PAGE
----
housewife. Further details of the study are given

elsewhere.M The observed results are given in Table 1.

It is clear that the PRR estimated by Cox's model

(Table 2) are highly discrepant from the POR

estimated by the logistic model (Table 3). All statistical

analyses were carried out by SAS.l3

(The programs and related information document-

ing the analysis are available from the author. Please

send a 3.5 inch diskette for storage.)

TABLE 1 Mother's knowledge of developmental screening according

to her educational attainment

Educational attainment

Know correctly? Primary Secondary Tertiary

Yes

No

11(15.5%)

60

44(41.9*)

61

13(86.6%)

2

Total

71 105

TABLE 2 Crude and adjusted'

likelihood) of correct knowledge of development screening according

to educational attainment: proportional hazards model

prevalence rate ratio (relative

Crude

Adjusted

Educational

attainment Rate ratio (95% CI) Rate ratio (95% Cl)

Secondary5 2.70(1.40-5.24)

Tertiary" 5.59 (2.51-12.49)

2.83(1.43-5.56)

5.57 (2.38-13.04)

* Adjusted for ethnicity (Malay relative to Chinese), whether or not

the mother attended health education talks, and whether the mother is

working outside home or a housewife.

b Relative to primary.

TABLE 3 Crude and adjusted' prevalence odds ratio (relative odds)

of correct knowledge of development screening according to educa-

tional attainment: logistic model

Crude

Adjusted

Educational

attainment Odds ratio (95% CI) Odds ratio (95% Cl)

Secondary1'

Tertiaryb

3.93(1.86-8.33)

35.46(7.01-179)

4.34(1.97-9.60)

34.35(6.47-182)

a Adjusted for ethnicity (Malay relative to Chinese), whether or not

the mother attended health education talks, and whether the mother is

working outside home or a housewife.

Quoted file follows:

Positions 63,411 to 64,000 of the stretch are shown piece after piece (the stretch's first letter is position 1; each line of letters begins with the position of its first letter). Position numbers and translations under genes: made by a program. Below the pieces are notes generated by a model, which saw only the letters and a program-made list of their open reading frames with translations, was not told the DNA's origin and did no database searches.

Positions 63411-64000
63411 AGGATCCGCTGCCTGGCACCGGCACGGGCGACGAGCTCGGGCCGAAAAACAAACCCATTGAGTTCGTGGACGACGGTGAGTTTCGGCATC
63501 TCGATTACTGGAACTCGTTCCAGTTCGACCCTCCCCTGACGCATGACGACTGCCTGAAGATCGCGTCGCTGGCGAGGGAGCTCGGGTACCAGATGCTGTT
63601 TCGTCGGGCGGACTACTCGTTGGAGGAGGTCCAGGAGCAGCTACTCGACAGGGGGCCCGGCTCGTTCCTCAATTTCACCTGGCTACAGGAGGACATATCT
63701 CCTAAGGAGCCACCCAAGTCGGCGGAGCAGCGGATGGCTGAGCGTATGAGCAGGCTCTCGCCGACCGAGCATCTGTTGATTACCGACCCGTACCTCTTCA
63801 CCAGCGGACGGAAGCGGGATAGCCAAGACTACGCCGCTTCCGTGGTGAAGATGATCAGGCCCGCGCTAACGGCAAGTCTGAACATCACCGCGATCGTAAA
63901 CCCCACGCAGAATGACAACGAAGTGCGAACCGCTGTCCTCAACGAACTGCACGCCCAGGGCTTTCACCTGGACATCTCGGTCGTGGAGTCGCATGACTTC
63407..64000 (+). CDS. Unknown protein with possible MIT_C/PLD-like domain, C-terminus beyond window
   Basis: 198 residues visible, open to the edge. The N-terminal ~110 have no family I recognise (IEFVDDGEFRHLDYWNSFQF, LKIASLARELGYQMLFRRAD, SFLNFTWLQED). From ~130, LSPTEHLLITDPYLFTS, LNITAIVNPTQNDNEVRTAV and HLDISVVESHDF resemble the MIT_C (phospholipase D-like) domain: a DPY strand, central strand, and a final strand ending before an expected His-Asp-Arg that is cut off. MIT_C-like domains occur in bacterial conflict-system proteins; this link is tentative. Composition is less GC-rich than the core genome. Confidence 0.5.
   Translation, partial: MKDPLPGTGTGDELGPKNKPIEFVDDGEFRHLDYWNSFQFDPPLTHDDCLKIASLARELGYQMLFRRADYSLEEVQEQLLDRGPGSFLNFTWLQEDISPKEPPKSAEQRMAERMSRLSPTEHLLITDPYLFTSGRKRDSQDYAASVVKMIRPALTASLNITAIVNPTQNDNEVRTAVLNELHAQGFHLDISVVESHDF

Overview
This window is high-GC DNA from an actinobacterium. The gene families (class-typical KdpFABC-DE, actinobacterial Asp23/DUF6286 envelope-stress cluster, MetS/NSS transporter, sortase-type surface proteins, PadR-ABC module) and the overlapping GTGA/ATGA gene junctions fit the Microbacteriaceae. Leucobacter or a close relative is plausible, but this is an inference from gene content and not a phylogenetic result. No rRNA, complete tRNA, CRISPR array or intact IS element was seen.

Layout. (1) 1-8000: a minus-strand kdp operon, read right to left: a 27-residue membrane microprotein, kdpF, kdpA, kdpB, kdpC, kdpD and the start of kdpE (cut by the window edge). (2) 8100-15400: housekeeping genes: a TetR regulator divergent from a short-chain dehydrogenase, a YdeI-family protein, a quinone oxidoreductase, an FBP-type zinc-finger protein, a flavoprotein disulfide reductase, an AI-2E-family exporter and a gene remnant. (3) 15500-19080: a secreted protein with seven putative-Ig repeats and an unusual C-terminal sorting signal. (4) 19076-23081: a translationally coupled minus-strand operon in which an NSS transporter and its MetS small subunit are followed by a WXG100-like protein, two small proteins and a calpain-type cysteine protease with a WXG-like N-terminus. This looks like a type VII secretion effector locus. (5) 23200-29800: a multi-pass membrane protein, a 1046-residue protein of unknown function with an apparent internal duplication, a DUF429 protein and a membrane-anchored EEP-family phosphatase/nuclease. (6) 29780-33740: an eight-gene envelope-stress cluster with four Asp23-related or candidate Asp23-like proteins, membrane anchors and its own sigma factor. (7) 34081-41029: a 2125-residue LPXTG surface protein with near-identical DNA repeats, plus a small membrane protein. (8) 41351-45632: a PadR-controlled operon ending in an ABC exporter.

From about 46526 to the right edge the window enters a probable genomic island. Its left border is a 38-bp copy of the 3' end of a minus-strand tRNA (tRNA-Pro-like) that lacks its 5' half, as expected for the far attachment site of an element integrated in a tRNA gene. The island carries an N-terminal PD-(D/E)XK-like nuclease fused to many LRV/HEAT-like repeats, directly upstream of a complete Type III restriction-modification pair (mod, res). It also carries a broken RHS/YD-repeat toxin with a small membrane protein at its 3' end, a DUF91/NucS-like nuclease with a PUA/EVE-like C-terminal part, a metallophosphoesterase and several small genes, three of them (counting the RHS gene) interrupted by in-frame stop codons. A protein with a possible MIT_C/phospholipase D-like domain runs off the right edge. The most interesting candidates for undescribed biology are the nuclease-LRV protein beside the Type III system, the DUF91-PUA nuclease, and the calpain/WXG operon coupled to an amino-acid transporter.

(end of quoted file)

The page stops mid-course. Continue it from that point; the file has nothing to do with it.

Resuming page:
b Relative to primary.

ACKNOWLEDGEMENT:

I wish to express my thanks to Dr M M Thein for the

use of her data.M

REFERENCES

1 Miettinen O S. Theoretical Epidemiology. New York: John Wiley,

1985.

2 Rothman K J. Modern Epidemiology. Boston: Little, Brown,

1986.

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LETTERS TO THE EDITOR

203

3 Savitz D A. Measurements, estimates and inferences in reporting

epidemiologic study results. Am J Epidemiol 1992; 135:

223-24.

* Cornfield J. A statistical property arising from retrospective

studies. Proceedings of the 3rd Berkely Symposium on

Mathematical and Statistical Problems, 1956; 4: 135-48.

5 Miettinen O S. Estimability and estimation in case-referent studies.

Am J Epidemiol 1976; 103: 226-35.

6 Kleinbaum D G, Kupper L L, Morgenstern H. Epidemiologic

Research: Principles and Quantitative Methods.

CA: Lifetime Learning Publications, 1982.

7 Greenland S. Interpretation and choice of effect measures in

epidemiologic analysis. Am J Epidemiol 1987; 125: 761-68.

8 Checkoway H, Pearce N, Crawford-Brown D J. Research Methods

in Occupational Epidemiology. New York: Oxford University

Press, 1989.

9 Elwood J M. Causal Relationships in Medicine. New York: Oxford

University Press, 1988.

Belmont,

10 Flanders W D, Lin L, Pirkle J L. Caudill S P. Assessing the direc-

tion of causality in cross-sectional studies. Am J Epidemiol

1992; 135: 926-35.

11 Cox D R. Regression models and life-tables (with discussion).

J R Stat Soc B 1972; 34: 187-220.

12 Lee J, Yoshizawa C, Wilkens L, Lee H P. Covariance adjustment

of survival curves based on Cox's proportional hazard regres-

sion model. Comut Appl Biosc (UK) 1992; 8: 23-27.

13 Breslow N E. Covanance analysis of censored survival data.

Biometrics 1974; 30: 89-99.